Authors: Hubert Stroud*, Arkansas State University
Topics: Land Use, Planning Geography
Keywords: obsolete subdivisions, platted lands, United States
Session Type: Paper
Start / End Time: 8:00 AM / 9:40 AM
Room: Jackson, Marriott, Mezzanine Level
Presentation File: No File Uploaded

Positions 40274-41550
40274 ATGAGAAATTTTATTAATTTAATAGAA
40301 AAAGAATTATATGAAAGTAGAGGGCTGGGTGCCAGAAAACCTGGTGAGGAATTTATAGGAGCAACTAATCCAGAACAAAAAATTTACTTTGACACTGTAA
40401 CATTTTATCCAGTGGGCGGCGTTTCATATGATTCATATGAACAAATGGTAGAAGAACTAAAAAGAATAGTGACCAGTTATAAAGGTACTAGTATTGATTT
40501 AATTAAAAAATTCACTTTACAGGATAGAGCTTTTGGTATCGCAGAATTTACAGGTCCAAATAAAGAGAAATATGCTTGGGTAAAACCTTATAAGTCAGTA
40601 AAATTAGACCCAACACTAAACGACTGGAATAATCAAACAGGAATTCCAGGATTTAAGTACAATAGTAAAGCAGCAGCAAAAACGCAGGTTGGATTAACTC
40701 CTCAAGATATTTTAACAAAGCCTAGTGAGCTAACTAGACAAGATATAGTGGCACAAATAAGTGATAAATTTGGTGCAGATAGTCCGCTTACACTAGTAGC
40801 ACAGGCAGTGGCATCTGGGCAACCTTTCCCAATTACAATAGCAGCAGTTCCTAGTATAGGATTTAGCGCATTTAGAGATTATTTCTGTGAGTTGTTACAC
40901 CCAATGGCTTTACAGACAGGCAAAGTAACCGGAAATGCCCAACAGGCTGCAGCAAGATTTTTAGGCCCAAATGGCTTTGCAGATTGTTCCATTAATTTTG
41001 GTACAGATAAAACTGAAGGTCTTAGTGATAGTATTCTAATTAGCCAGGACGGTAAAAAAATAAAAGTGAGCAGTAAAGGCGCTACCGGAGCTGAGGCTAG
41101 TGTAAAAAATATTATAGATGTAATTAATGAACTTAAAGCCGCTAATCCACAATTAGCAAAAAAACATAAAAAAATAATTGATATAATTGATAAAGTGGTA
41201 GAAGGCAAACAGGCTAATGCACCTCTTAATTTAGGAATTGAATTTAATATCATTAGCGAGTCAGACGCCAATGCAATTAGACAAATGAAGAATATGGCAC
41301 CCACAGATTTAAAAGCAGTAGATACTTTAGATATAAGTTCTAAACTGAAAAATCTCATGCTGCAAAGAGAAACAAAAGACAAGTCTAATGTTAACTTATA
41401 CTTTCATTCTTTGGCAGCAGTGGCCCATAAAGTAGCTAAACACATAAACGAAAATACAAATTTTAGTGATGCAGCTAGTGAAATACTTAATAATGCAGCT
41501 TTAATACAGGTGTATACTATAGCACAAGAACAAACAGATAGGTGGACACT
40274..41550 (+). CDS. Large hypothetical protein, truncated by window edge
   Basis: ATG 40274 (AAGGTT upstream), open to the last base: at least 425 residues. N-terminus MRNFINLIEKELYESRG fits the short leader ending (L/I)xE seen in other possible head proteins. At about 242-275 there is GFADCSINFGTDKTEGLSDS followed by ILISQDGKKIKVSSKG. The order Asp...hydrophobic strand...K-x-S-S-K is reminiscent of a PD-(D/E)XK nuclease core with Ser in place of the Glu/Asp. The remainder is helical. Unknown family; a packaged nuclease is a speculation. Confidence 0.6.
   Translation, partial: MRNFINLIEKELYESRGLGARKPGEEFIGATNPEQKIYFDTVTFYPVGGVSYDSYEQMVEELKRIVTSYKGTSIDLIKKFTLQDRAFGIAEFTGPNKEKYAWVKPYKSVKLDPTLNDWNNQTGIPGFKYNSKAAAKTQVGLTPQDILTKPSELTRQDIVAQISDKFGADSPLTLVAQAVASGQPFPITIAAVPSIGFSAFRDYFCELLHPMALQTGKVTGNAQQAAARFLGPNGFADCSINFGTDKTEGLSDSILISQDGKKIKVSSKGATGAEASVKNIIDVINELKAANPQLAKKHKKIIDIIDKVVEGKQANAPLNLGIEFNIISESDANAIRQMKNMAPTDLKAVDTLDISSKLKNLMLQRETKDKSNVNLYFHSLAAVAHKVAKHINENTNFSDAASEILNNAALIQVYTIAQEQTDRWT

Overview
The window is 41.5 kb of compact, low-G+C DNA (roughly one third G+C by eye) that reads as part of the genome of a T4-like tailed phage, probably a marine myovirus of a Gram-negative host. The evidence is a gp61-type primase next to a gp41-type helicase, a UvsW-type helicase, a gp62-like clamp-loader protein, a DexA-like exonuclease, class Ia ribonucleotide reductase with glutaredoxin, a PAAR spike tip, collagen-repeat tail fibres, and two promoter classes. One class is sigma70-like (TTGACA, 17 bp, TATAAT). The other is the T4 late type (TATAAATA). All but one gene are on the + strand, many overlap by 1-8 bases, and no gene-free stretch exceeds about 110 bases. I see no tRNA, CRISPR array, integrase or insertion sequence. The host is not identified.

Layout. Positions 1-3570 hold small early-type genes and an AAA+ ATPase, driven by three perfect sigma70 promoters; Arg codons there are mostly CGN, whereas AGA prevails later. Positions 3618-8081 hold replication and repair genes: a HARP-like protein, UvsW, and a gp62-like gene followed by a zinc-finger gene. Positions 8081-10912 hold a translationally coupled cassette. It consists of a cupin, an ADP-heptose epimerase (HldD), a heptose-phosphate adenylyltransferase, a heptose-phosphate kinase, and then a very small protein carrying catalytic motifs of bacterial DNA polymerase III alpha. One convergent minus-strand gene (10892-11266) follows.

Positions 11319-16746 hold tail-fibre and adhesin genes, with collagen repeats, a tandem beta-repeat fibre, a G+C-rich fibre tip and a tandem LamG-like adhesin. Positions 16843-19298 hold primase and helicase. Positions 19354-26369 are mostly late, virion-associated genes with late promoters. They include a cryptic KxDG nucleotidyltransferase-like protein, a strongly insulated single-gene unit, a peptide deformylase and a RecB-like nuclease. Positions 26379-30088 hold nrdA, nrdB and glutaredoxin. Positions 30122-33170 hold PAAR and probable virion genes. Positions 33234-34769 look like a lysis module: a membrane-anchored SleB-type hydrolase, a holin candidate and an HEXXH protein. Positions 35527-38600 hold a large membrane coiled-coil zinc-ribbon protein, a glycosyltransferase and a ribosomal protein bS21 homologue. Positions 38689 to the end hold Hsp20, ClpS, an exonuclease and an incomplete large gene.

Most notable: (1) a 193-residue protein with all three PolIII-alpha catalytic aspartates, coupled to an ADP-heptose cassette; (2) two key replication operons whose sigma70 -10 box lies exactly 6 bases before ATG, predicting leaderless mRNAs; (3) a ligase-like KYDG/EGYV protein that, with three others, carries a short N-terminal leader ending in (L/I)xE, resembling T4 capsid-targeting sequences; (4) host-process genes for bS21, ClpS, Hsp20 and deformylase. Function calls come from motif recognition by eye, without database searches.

During the 1950s and 1960s large interstate land sales corporations generated large profits from the sale of potential home sites to a widely scattered clientele. These large pre-platted subdivisions extend across thousands of acres and create a land use pattern that is difficult to change in part because of the vested rights associated with individual lot ownership. This research uses several case studies to identify problems and to examine feasible options for alleviating some of the most serious land use issues. Problems include environmental degradation, complicated ownership patterns, vested rights, scattered development, and inadequate infrastructure (services to lots, for example). Options for resolving problems include lot consolidation (lot merger), plat vacation, subdivision redesign, down-zoning (transfer of development rights), public acquisition of lots, and incorporation. The feasibility of using these options depends on the nature of the problem and the location and original design of the pre-platted subdivisions. Successful implementation of these solutions is limited by inadequate resources (funding) and the reluctance of local officials to infringe on individual property rights. For these and other reasons, lot sales subdivisions will continue to linger as land use legacies.